** About the cupcakes pictured:  I love cupcakes so much that I had to have them at the launch party for Hijas Americanas last summer.  So I asked pastry maker extraordinaire, Carly Orlando, to whip up some cupcakes with a Latino flair.  Carly outdid herself (and the grocery store cupcake fairy).  She came up with three brilliant recipes, two of which are captured here by the gifted photographic lens of Richard Rudisill.  They are Mexican Chocolate Expresso which is cinnamon-spiced chocolate cake, mocha buttercream with a chocolate covered expresso bean and Pastel de Tres Leches which is a simple sponge cake soaked with a mixture of three milks, delicate almond buttercream topped with a fried plantain chip.  Even better, Carly is now my neighbor (seriously, how lucky can the cupcake hoarder get to have a pastry chef living next door?).  Life is sweet.  For Valentine’s Day 2008, BF and I had Carly’s Red Velvet Cupcakes.  And we shared nicely.   

Entry filed under: Food for Thought, Tangents. Tags: , .

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9 Comments Add your own

  • 1. fightingwindmills  |  February 15, 2008 at 1:48 am

    Mmmmmmm . . .

    Those photos are beautiful, and the story is so funny! Thanks for “sharing” with us.

  • 2. Yvette  |  February 15, 2008 at 7:04 am

    I have to say Im the same way about my Tias cakes.. Im always the 1st to start singing happy birthday when I know its one of her

    btw.. yea still crushing on even after he stole ur cupcake!! yes he stole it !!

  • 3. Brenda  |  February 15, 2008 at 1:41 pm

    Your BF is just precious!! Even if he stole your cupcake! LOL He more than made up for it though. How long did those 5 cupcakes last, by the way?

  • 4. rosiemolinary  |  February 15, 2008 at 1:53 pm

    I am glad that you see it like I did- BF stole my cupcake! Other than that, he is fairly crushable. I believe that the cupcakes lasted for that week- one a day (which took all the strength I had). BF’s aunt pulled up in our driveway last night with a Valentine six pack. She’s my dealer. I haven’t even cracked it open yet since I had one of Carly’s Red Velvets but you can rest assured that those cupcakes probably won’t see Monday. But I promise to share. Seriously.

  • 5. Susana  |  February 15, 2008 at 9:33 pm

    what a cute story! And yah.. he STOLE the cupcake! (but he done good in making up for it!)

  • 6. Amarettogirl  |  February 17, 2008 at 9:34 pm

    Rosie, Since I have started blogging on Feb. 1st and entered this magical community of people – I have rediscovered you and your amazing agility with threading words together and forming a beautiful story. I have shipped off your box:-) Placed you as one of my fave bloggers on my website and added links to the Hijas book and embedded the trailer. On a weird sidenote; I just embroidered a giant pink-iced, cherry topped, cupcake on a new dress I bought! Long live the cupcake!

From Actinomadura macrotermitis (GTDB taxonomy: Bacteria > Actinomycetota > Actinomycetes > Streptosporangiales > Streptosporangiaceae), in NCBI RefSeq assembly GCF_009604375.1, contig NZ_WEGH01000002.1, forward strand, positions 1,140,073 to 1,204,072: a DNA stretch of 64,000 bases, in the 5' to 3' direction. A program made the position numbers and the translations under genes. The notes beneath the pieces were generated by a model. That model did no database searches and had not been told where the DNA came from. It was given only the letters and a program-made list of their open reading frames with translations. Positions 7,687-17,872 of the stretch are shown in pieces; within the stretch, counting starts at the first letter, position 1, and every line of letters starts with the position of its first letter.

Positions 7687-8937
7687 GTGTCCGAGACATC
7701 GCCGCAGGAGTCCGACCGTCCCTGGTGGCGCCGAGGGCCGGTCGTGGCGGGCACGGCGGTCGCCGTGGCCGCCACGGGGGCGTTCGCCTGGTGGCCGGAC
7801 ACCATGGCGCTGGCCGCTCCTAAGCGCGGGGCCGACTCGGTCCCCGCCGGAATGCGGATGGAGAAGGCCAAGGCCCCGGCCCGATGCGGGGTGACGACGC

• 7. fightingwindmills  |  February 18, 2008 at 8:18 pm

    Hey that’s weird! I followed the link to Carly’s webpage and saw a picture of Mike Orlando. I sort of knew him in college. Well, anyway, that was neat to see how they are married now and are your neighbors.

    And I love the idea of a cupcake embroidered on a dress. Your blog is so beautiful, AmarettoGirl!

  • 8. The night we divided the bed « Hijas Americanas  |  February 26, 2009 at 8:47 pm

    […] “Yes, you are!”  I replied, allowing the fight to go down the He Said, She Said territory of our infamous cupcake squabble.  […]

  • 9. Why don’t you reveal BF? « Hijas Americanas  |  September 3, 2009 at 8:10 pm

    […] on spraying him up all the time.  Oh there are sometimes I just can’t resist like when we fight over cupcakes or divide our bed with masking tape or he gives me five dollars for Valentine’s Day, but I […]


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In a Bookstore Near You

What does it mean to be beautiful in America? For years, pop culture has insisted that beautiful women are tall, thin, and blonde. So what do you do if your mirror reflects olive skin, raven hair, and a short build? Hijas Americanas: Beauty, Body Image, and Growing Up Latina offers a provocative account of the struggles and triumphs of Latina forced to reconcile these conflicting realities. Rosie Molinary combines her own experience with the voices of hundreds of Latinas who grew up in the US navigating issues of gender, image, and sexuality. This empathetic ethnography exemplifies the ways in which our experiences are both profoundly individualistic and comfortingly universal.